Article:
Facts about a Special Needs Trust
Provided by HG.org
Special needs trusts are designed to help individuals have a better quality of life while retaining eligibility for government benefits. Individuals who have disabilities often have needs that are not covered by health insurance or government benefits. Because they may have limited income, special needs trusts help provide some of these supplemental needs without supplanting government benefits.
Many Programs Are Needs Based
Many government programs under which claimants may receive government benefits are needs-based. This means that they often have income or resource limits. If a person has income or resources that exceed the applicable limit, he or she may not qualify for the government benefits. For this reason, it is critical that individuals with disabilities take steps to ensure that they retain governmental benefits.
In particular, SSI is a needs-based program. This program provides for monthly payments to those individual for the purpose of providing for their food, shelter and clothing. To be eligible for this program, an individualís income cannot exceed the monthly benefit amount. Additionally, he or she must have resources under $2,000, except for resources that are specifically excluded. Medicaid is another needs-based program that pays for many medical expenses that a person with disability incurs. Medicaid has the same resource limit of $2,000 for single people and $3,000 for couples.
Claimants can Lose Benefits if They Receive Assets
Well-intentioned family members, parents or others may inadvertently cause a recipient to lose benefits by giving the claimant large gifts, an inheritance or financial support. For example, if a parent provides an inheritance to a child with disabilities who is receiving SSI, the child may lose SSI benefits until the funds have been spent. Additionally, the child cannot simply refuse the inheritance because this act is usually considered a disqualifying transfer that will cause a period of disqualification to commence.
A Trust May be Able to Protect Assets
Certain types of trusts can help protect assets while helping the claimant retain eligibility for benefits. This requires employing the use of a Special Needs Trust. This trust becomes the recipient of the disabled individualís assets. This type of trust names a trustee to administer the trust for the benefit of the individual with disabilities. The trust should specifically state that it is being used to supplement other benefits. Permissible uses of trust funds may include paying for salon services, massages, cable, transportation, travel, dental work, recreation and the payment of medical expenses not covered by the governmental program benefits.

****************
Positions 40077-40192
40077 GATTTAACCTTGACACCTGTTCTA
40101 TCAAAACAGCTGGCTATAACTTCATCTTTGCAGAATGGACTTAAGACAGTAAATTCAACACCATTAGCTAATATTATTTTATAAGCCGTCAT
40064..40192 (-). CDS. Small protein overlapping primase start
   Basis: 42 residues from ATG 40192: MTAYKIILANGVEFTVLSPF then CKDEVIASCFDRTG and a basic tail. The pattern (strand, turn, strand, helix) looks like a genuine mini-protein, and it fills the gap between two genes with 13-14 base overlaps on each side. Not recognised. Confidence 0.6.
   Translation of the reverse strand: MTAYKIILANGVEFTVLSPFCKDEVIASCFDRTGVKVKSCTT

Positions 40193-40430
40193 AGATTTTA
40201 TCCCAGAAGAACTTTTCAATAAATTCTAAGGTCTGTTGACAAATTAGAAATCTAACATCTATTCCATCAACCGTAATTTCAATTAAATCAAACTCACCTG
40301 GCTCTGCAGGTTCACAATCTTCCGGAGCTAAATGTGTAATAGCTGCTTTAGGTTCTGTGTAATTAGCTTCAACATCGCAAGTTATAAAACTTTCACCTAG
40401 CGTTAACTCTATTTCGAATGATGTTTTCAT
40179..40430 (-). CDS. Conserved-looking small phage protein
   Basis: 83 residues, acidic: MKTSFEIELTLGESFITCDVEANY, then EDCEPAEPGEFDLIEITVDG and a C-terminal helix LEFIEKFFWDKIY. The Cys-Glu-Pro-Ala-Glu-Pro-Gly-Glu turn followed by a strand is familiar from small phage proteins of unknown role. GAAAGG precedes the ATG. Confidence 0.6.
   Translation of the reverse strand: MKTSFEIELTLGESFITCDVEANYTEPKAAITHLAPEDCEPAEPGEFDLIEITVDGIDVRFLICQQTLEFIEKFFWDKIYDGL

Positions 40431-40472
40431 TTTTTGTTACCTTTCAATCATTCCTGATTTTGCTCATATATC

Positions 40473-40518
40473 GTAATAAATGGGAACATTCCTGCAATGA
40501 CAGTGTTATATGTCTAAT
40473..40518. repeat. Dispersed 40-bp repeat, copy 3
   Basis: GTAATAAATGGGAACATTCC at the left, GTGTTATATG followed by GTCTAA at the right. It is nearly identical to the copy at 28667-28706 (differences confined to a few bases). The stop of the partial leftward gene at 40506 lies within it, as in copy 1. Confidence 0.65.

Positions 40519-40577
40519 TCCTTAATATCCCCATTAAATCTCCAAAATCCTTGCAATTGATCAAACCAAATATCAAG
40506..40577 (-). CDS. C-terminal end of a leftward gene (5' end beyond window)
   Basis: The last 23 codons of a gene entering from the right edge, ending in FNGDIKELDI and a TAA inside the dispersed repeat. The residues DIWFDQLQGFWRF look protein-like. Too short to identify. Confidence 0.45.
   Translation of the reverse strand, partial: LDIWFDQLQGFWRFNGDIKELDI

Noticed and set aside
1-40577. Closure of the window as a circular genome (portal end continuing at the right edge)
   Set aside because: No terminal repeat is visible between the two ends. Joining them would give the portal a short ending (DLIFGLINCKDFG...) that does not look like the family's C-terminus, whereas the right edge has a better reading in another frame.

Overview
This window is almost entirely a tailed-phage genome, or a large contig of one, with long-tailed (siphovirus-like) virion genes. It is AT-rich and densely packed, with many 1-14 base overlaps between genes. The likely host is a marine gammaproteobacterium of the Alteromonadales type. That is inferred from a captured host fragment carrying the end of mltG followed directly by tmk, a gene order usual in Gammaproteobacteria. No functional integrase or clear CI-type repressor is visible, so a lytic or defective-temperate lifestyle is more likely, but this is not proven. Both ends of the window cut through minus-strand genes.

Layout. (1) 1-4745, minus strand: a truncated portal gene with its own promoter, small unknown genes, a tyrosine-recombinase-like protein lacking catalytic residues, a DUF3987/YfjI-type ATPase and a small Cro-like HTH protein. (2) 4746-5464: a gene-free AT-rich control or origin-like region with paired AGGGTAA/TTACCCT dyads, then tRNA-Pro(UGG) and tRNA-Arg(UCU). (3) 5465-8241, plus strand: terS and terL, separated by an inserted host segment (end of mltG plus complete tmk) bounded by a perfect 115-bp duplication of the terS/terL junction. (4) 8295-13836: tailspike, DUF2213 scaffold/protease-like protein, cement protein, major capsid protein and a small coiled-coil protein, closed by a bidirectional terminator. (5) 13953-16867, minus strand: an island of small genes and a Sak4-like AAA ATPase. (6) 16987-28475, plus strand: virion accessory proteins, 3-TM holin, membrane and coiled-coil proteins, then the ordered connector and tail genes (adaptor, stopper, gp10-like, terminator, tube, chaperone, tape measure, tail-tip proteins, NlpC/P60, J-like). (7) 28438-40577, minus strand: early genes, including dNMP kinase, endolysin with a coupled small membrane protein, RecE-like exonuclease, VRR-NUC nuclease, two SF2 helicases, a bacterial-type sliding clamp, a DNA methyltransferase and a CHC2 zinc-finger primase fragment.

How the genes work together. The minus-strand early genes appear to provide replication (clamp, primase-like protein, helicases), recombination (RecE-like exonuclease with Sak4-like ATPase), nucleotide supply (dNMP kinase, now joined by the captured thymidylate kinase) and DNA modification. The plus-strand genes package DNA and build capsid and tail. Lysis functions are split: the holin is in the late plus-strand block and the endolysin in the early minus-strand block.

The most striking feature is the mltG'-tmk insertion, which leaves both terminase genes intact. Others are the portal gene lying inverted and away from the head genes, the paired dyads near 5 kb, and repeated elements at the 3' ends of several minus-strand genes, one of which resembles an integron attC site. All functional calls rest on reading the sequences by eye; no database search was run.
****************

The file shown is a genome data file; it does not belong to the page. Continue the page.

The Trustee Has to Have Control
It is a requirement of such trusts that the beneficiary does not have direct access or control over the funds. The trustee has control over the trust assets and should follow the instructions of the trust. Because the trustee will have the ability to manage the trust and make purchases, it is important that the person establishing the trust carefully select this individual.
There Are Different Kinds of Special Needs Trusts
There are a number of special needs trusts. Each has its own unique characteristics and requirements. A self-settled Special Needs Trust is a trust that is set up with the disabled individualís own assets. He or she may have existing assets or may be coming into assets that may cause him or her to exceed the applicable resource limit. For example, he or she may be injured in a personal injury and may be entitled to a settlement. These trusts must meet specific statutory requirements based on the type of benefits that the disabled individual is trying to retain. Additionally, a self-settled trust must include a payback provision that states that the government program is entitled to the reimbursement of expended funds when the disabled individual dies. Then, the trust funds may be given to other beneficiaries.
A third-party trust is a trust that is established with someone elseís money, such as the disabled individualís parent. This type of trust does not usually have to contain a payback provision. A third type of special needs trust is a pooled trust. This type of trust is managed by a nonprofit organization. It usually uses the resources from multiple families and invests these funds for the benefit of the named disabled beneficiaries.
Legal Assistance with Special Needs Trusts
Special Needs Trusts are complex. Many individuals who need this type of trust to be established consult with an experienced estate planning lawyer. He or she can explain the legal requirements of this type of trust and take steps to safeguard the individualís financial and legal interests.
Disclaimer: While every effort has been made to ensure the accuracy of this publication, it is not intended to provide legal advice as individual situations will differ and should be discussed with an expert and/or lawyer.